Frank Yamma - 2016 Canadian Tour Dates:
- 5-7 August - Lunenburg Folk Harbour Festival – Lunenberg, NS
- 10 August - Manitoba Aboriginal Music Week - Winnipeg, MB
- 11 August - The Wise Hall - Vancouver, BC
- 12-14 August - Robson Valley Music Festival - Dunster, BC
Through their vintage beat production and empowering rhyme delivery, Shining Soul has made and name for themselves and has carve out their own unique lane in the AZ Hip Hop community and beyond with their distinctive blend of socially conscious, yet soulful brand of hip-hop.
Emcee Liaizon, Bronze Candidate and DJ Reflekshin have proven time and time again that their music is universally accessible and has the power to start the healing process regarding the social ills we all face through the medium of hip-hop. Whether opening for major acts such as Phife Dawg, Ana Tijoux and Pharoahe Monch or “spreading their medicine” throughout the U.S., Canada and Germany with their rigorous tour schedule, Shining Soul reaffirms hip-hop can be a conduit for positive change, internally and externally.
So after years on the road, Shining Soul is back at it with their new music video titled “The H.E.A.L.I.N.G”. Shot in Washington D.C by El-Shamesh Photography, “The H.E.A.L.I.N.G” is just a glimpse of their long awaited third full-length album Politics Aside.
“The H.E.A.L.I.N.G” promises to be a disclaimer for what's to come and a wake up call for all those sleeping on Arizona's favorite rap trio.
Watch: Shining Soul - "The H.E.A.L.I.N.G."
As Indigenous artists continue to strive to occupy space in a world where hip-hop and pop have taken over the mainstream music industry, it's even trickier for Indigenous rock musicians and fans alike to find space where their identity is present in the alternative rock scene.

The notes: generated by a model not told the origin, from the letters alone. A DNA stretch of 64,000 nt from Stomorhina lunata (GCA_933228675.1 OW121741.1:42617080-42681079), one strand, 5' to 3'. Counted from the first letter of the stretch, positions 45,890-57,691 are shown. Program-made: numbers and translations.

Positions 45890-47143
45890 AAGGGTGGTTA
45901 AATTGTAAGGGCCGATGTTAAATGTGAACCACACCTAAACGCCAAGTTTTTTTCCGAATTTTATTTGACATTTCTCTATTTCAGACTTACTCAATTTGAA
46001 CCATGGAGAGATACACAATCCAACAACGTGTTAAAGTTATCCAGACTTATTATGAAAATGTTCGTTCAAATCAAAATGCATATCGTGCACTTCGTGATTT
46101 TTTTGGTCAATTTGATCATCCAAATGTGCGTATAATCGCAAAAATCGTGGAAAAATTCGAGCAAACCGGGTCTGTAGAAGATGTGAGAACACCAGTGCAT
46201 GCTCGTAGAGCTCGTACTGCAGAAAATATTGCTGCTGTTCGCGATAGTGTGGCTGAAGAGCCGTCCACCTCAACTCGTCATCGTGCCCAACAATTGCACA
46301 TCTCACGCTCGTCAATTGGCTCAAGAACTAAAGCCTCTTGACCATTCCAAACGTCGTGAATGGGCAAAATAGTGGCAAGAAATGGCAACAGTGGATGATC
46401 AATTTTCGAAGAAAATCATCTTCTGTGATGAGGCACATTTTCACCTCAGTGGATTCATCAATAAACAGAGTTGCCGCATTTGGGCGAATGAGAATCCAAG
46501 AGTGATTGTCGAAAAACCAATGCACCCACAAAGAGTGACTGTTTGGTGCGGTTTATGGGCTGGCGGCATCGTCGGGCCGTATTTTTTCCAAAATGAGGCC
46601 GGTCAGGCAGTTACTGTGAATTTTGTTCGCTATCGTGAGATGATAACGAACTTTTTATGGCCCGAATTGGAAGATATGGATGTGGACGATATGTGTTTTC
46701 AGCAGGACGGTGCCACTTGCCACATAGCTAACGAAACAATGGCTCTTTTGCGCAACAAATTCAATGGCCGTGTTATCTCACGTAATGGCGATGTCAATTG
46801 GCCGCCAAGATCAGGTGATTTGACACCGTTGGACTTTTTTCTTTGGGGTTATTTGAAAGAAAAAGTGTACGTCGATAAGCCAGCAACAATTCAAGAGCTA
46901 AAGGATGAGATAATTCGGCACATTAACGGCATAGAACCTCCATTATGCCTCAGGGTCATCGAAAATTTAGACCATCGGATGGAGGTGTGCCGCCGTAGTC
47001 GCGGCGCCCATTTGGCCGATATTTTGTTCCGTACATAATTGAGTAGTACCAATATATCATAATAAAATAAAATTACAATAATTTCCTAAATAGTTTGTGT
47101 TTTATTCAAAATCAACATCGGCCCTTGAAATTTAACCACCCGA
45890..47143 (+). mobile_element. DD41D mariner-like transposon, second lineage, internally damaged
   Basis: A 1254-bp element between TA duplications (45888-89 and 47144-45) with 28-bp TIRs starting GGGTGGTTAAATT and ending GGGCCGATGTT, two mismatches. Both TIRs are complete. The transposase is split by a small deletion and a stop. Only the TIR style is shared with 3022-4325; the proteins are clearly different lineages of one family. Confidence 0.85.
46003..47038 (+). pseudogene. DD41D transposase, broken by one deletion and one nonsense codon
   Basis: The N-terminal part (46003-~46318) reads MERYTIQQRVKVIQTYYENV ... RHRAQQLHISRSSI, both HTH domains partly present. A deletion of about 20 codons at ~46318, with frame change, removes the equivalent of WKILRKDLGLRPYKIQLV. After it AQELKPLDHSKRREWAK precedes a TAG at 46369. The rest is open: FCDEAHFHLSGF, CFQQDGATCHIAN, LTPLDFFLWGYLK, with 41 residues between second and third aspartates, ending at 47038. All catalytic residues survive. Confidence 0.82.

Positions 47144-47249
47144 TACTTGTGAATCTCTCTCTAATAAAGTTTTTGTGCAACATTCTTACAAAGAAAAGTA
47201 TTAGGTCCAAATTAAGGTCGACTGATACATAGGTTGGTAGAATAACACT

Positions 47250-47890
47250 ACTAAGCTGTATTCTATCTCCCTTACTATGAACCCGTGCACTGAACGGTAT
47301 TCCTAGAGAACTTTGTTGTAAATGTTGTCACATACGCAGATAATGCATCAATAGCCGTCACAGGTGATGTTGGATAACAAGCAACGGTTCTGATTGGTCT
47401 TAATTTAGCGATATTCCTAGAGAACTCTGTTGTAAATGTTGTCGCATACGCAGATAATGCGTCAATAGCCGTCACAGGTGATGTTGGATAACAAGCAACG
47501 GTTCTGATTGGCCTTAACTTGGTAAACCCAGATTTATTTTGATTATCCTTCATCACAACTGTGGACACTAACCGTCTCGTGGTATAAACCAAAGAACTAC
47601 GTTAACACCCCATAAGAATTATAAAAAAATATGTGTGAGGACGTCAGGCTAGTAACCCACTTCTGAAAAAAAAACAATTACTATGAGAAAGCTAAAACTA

Guelph-based rock band WHOOP-Szo can be described in many ways, but it's the feel of their sound that cannot be contained within one genre. The Grunge/Shoegaze/Folk/Art-Rock group have just come off their summer tour, and Anishinaabe frontman Adam Sturgeon (Dzhkon Zibi - Antler River/Chippewa of the Thames) talks with RPM about what it's like for an Indigenous artist such as himself to find a Nish audience within their niche.
How has your touring been going? We’ve been super lucky to have played a ton of really great festivals the last couple of years and are looking forward to what is next. We’re not gonna mention too much on this end quite yet!
How did you guys start out as a band? How long have you been making music? The band started with myself and Kirsten Palm, a Finnish non-native who has been a welcome addition to the communities she has worked with. We started over a common desire to explore our healing relationships… we met because both of our parents were in wellness programs recovering from drug and alcohol abuse and we recognized our shared family history and how it had impacted us both in similar and differing ways. Kirsten’s family were punk rockers and mine athletes so there were a lot of funny differences despite the chaos of their addictions. We also recognized our own vulnerability but found strength in each other which has remained a huge driving force for our band. How did your culture influence the music you make? Both my father and my aunt have instilled a huge influence on myself personally and helped maintain our Indigenous teachings since I was very young. Our healing journey is so influenced by our “culture”, or as I like to say and my teachers like to say "our way of life." It simply is who I am so it seeps into absolutely everything I do be it very “traditional” or “modern", like metal music.
What influences your style of music? Both my writing and Kirsten’s is influenced by our surroundings and the emotional attachment we have to it. Sometimes it is easier to express things through sound over words so we’ve added a lot of members and collaborators along the way to help shape the overall vibe of what we are putting down. So often we are referenced as political, however we don’t see it that way, we follow our teachings and the words follow that.